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The divine and the human in Stephen Hawking's universe

The divine and the human in Stephen Hawking's universe

Author: Carlos A. Marmelada
Published in: Aceprensa, service no. 6/09
date of on-line publication: 21 January 2009

review to the book Francisco J. Soler Gil. Lo divino y lo humano en el universo de Stephen Hawking. Ediciones Cristiandad: Madrid, 2008. 314 pp.

Just twenty years ago, the book History of Time by physicist Stephen Hawking became a bestseller. How could a book about the origin of the universe have such a huge impact on the public? The famous science populariser (and physicist) Carl Sagan gives a clue in the foreword: "the word God fills this book". In fact, Hawking himself has stated in an interview with the BBC: "It is difficult to discuss the origin of the universe without mentioning the concept of God. My work on the origin of the universe is on the borderline between science and religion, but I try to stay on the scientific side of the border. It is entirely possible that God acts in ways that cannot be described by physical laws. But, in that case, one has to resort to personal beliefs.

This is the context for the book by Soler Gil, PhD in Philosophy by the University of Bremen, specialist in the discussion on cosmology, science and religion, and author of Dios o la subject (2008), among other works. In the latter, Soler addresses the metaphysical consequences of Hawking's cosmology.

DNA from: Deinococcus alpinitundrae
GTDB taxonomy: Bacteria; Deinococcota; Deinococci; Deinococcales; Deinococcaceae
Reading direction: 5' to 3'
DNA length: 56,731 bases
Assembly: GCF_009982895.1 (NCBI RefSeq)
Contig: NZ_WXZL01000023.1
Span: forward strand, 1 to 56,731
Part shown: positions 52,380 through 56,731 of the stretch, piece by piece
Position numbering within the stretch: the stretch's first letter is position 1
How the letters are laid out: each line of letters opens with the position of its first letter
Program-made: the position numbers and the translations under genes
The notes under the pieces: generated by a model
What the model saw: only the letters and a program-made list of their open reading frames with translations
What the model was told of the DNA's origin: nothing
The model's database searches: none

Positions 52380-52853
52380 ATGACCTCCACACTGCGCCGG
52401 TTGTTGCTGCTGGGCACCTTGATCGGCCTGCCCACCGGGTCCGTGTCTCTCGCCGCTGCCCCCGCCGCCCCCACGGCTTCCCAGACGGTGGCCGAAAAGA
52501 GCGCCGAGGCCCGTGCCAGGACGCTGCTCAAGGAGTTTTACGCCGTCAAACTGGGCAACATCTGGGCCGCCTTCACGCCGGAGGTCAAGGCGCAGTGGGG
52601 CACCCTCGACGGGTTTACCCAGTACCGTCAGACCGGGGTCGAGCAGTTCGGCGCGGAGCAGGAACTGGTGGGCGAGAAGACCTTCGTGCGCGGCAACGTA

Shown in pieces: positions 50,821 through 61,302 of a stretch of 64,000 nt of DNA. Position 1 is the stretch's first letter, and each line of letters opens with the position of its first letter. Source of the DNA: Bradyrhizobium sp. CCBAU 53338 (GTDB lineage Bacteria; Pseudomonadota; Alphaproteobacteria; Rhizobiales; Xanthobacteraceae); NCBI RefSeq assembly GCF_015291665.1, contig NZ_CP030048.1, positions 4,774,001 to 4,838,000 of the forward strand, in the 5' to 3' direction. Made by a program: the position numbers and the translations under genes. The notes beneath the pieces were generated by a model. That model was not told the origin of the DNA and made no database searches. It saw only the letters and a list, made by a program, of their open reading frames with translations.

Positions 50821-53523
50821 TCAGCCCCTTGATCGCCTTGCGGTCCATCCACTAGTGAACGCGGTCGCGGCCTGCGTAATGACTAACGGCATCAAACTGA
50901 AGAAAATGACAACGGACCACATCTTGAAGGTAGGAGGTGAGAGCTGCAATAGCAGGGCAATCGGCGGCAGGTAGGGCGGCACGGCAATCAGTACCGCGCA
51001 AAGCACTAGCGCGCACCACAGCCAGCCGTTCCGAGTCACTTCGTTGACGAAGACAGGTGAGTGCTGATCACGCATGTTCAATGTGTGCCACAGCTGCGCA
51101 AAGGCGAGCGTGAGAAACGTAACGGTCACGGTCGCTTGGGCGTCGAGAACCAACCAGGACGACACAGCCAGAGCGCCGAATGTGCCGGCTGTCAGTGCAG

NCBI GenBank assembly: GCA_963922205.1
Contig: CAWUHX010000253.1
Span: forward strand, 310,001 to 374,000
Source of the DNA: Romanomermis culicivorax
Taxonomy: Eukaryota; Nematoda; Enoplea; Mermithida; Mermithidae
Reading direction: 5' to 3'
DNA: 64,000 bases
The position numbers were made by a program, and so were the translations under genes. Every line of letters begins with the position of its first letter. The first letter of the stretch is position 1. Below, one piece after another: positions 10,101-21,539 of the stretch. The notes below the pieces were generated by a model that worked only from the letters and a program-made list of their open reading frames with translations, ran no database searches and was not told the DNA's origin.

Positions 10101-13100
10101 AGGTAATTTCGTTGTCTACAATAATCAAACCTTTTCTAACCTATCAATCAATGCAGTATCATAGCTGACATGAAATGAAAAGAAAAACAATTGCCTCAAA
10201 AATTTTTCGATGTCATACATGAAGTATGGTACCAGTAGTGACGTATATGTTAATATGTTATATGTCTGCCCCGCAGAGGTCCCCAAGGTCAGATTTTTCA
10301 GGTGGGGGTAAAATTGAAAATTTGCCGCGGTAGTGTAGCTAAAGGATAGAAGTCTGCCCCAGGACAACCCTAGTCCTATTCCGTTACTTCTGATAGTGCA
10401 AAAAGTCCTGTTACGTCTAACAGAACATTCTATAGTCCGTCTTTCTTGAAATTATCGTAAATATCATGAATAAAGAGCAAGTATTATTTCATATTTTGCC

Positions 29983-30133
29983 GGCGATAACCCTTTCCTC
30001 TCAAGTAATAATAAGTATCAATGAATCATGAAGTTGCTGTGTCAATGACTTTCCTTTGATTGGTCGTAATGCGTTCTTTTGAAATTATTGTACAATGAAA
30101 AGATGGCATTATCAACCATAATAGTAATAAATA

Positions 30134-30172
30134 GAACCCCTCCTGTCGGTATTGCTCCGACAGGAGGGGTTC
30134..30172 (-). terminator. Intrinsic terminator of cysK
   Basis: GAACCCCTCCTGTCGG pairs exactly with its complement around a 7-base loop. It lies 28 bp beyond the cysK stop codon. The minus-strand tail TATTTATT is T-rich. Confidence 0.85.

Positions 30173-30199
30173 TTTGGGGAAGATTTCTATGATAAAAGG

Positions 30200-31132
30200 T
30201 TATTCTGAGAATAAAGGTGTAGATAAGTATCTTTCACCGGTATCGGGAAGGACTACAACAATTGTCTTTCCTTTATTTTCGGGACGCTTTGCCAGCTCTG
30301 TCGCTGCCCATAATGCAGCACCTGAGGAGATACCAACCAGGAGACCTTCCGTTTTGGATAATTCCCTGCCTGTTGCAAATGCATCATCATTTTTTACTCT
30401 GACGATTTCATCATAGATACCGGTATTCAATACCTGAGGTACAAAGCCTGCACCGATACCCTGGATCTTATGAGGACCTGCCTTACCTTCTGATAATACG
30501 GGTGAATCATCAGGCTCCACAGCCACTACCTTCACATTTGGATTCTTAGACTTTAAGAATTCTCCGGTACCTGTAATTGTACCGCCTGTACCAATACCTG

Although the Oxford physicist has said on several occasions that in his cosmological model there is no place for a creator, Soler maintains that this statement (more philosophical than scientific) does not follow from his thesis ; it is, in his opinion, an ideological addition resulting from his materialistic prejudices and that, in no case, it is derived from the equations that define his cosmological model . Moreover, Soler defends the opposite thesis . According to Soler, Hawking's model expressed in History of Time is fully compatible with theism. Hence the goal of this book is, despite all the philosophical deficits in Hawking's analyses, "an attempt to continue the dialogue with Hawking, to try to establish some of the implications of his cosmology in the field of the Philosophy of nature".

Among the infinite number of possible issues to be dealt with, Soler restricts the dialogue to two topics: "the consequences of Hawking's model for natural theology, and the relationship between the concept of 'time' underlying this model and the human experience of temporality". To this end, the author divides essay into three parts. In the first, the shortest part, he analyses the basic ideas of Hurtel and Hawking's model . The second part defines what the challenge of this model really consists of for natural theology, the response given by some specialists in this field over the last two decades. Soler concludes that this model does not mean the end of natural theology, "but it could be employee to present some of the cosmological ways of accessing the existence of God with even more clarity than that derived from using the standard cosmological model ". The last part devotes its four chapters to reflecting on the concept of time.

Soler thus provides us with a book of great value for all those interested in reflecting on the borderline issues between cosmology, metaphysics and religion. The only drawback is that the language is sometimes an obstacle for non-specialists.